• Oh! So Apple just wants to find another revenue stream from their own proprietary "solution"..... got it! It has nothing to do with "industry standards", it has to do with trying to create and force a "standard".

      Another one wakes up (this has only been going on since the the dawn of computers). So now for your next step think about the fact that what you've just described is pretty much the whole point of most proprietary systems...

      • by markdavis (642305)

        Oh, I have been awake for a long time. I was pointing out the "irony" in the summary/article wording- as if Apple rejected it because of lack of "standards", which is ludicrous.

        I just still can't believe it is 2011 and we STILL can't get PIN codes attached to credit cards! I hope this "contactless" type concept requires their use (and can't be stored on the device, obviously)...

        • by Cimexus (1355033)

          Wait what? My credit card has had a PIN since the dawn of time (well, at least since I turned 18 and got my first credit card, around a decade ago...)

          • by markdavis (642305)

            Maybe a PIN number for cash withdrawals at an ATM machine, but not a PIN number that is required for purchase payments....

            Without a purchasing PIN, anyone can take your card (or often just the number) and buy things without hardly any challenge at all.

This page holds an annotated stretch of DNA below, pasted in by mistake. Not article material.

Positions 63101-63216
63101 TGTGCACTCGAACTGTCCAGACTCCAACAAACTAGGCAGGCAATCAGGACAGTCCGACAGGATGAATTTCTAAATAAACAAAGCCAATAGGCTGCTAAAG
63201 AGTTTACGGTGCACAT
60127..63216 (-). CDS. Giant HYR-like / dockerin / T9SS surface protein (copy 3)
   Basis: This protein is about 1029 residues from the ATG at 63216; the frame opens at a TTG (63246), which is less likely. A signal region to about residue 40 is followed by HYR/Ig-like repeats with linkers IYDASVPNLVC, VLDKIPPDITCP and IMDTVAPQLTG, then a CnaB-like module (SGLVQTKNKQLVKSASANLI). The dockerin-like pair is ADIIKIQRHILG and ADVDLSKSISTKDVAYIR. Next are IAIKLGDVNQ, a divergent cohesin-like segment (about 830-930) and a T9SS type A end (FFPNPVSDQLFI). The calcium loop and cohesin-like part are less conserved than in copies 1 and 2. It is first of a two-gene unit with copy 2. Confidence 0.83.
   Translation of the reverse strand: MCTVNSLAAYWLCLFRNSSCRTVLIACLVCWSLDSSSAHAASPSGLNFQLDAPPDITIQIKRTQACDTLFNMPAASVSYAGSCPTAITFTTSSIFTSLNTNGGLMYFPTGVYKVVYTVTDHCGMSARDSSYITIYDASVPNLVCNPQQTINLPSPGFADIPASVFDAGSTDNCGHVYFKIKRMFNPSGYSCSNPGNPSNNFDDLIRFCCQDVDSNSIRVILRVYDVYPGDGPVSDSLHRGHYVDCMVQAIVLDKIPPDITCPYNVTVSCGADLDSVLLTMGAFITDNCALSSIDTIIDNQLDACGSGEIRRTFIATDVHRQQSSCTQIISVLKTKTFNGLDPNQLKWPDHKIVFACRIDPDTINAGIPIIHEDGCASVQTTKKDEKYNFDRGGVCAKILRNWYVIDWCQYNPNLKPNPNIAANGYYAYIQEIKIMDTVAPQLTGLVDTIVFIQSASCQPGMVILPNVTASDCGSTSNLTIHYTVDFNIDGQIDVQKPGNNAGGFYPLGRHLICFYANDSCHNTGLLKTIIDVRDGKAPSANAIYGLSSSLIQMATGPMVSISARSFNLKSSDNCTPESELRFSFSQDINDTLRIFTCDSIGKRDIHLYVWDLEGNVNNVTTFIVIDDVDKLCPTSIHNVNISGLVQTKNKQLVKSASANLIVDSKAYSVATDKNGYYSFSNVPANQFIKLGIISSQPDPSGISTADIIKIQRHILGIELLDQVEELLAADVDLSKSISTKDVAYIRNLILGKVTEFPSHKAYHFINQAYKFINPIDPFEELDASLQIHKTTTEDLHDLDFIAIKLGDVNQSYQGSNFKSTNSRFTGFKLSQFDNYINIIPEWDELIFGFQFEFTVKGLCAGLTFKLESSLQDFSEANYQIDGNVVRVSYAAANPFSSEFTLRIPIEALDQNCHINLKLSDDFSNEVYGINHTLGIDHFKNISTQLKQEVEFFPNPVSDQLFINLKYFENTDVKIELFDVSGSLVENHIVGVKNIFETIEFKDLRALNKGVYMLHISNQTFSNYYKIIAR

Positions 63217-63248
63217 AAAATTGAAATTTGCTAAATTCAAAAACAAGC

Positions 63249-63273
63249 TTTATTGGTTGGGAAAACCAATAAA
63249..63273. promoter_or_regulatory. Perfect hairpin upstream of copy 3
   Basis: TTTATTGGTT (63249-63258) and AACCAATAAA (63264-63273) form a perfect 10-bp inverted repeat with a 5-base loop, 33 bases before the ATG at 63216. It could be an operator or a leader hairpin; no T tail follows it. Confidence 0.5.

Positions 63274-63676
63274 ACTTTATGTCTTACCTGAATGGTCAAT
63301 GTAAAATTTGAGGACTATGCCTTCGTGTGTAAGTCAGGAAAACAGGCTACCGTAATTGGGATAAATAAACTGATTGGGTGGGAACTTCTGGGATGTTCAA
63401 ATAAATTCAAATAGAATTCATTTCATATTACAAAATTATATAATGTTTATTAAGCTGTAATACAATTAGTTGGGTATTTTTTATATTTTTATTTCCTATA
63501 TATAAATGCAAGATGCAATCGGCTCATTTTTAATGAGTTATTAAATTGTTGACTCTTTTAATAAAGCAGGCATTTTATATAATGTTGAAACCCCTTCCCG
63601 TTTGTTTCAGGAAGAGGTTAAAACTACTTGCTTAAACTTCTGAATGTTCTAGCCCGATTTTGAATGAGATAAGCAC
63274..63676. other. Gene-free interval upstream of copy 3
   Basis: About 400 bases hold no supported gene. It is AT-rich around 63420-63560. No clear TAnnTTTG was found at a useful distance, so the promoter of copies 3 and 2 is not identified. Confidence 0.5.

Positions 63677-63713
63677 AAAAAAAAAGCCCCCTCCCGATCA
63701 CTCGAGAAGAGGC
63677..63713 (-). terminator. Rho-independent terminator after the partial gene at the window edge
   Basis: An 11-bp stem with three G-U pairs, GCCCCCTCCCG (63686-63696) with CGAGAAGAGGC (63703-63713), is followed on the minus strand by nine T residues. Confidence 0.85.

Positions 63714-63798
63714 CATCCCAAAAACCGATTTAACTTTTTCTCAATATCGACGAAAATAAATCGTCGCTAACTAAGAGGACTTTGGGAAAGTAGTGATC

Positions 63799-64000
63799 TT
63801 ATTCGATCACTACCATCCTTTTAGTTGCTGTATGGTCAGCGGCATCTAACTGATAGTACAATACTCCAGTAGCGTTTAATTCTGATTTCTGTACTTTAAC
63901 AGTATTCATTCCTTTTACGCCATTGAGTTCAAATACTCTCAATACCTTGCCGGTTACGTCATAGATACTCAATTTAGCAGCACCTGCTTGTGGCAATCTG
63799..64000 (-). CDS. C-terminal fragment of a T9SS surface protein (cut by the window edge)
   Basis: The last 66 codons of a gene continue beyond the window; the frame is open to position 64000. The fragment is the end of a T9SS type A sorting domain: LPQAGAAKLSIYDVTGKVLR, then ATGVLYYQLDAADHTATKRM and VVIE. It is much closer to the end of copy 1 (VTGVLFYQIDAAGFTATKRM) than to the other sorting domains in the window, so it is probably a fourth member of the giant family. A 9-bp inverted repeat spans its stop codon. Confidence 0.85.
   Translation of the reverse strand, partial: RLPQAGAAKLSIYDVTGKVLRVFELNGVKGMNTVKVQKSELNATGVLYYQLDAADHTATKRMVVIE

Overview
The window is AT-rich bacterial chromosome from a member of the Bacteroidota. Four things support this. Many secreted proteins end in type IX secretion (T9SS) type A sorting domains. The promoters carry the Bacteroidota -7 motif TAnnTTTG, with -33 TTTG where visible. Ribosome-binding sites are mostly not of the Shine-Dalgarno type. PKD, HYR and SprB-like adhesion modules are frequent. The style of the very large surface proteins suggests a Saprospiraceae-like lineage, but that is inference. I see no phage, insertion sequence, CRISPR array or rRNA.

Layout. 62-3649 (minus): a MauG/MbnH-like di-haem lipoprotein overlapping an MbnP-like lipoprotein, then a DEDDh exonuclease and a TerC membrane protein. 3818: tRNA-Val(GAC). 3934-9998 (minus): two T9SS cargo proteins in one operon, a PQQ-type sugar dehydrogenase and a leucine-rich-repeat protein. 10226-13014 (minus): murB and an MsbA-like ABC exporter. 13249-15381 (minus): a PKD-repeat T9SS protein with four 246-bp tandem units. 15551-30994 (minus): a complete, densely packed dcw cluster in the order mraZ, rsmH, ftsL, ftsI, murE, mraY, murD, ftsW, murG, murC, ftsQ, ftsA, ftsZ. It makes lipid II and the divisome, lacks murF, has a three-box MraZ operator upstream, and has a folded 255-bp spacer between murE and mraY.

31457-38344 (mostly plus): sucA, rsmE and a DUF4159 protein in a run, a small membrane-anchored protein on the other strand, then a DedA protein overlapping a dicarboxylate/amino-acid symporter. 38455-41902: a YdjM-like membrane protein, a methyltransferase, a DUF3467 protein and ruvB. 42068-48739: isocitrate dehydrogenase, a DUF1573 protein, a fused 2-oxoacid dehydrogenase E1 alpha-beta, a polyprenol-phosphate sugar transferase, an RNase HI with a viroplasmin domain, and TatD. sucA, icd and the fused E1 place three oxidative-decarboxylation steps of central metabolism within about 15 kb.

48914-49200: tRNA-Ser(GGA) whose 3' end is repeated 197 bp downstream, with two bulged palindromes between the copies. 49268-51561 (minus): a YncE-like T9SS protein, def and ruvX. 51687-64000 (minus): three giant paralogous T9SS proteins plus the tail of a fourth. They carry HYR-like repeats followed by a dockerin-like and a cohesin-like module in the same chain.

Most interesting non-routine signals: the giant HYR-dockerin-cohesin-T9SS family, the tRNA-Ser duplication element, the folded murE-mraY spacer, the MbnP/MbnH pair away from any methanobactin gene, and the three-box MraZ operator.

• by Cimexus (1355033)

              OK so maybe not a decade, but I've had a PIN for use at the point of sale for purchases (i.e. swipe and type PIN, rather than swipe and sign) since at least 2005 (I know this for a fact as I was definitely using a chip-and-PIN card while living in London, and 2005 was my last year there). I've since moved elsewhere but all credit cards I've had since then have had one of those little chips in it and are capable of doing PIN-authenticated purchases.

              Admittedly though, in many countries, it's not mandatory to

              • by markdavis (642305)

                In the USA, I have never seen a PIN used with a credit card (and I have been using them quite a bit longer than you ;) ). Check/Debit card yes, credit card no. The most I have seen used was to require you to key in your zip code; which is not much security.

                And yes, if you can choose not to use it, of course nobody will- because it is not their money that is at risk... it becomes a "society" problem and we all end up paying for theft with higher prices and fees.

                • by Cimexus (1355033)

                  Ah, your previous posts didn't mention the US specifically so I didn't know where you were commenting from. That may well be the case in the US so I can't argue with that. I am in the US reasonably regularly but I tend not to use credit cards there so I just assumed it was like other places ... apparently not :)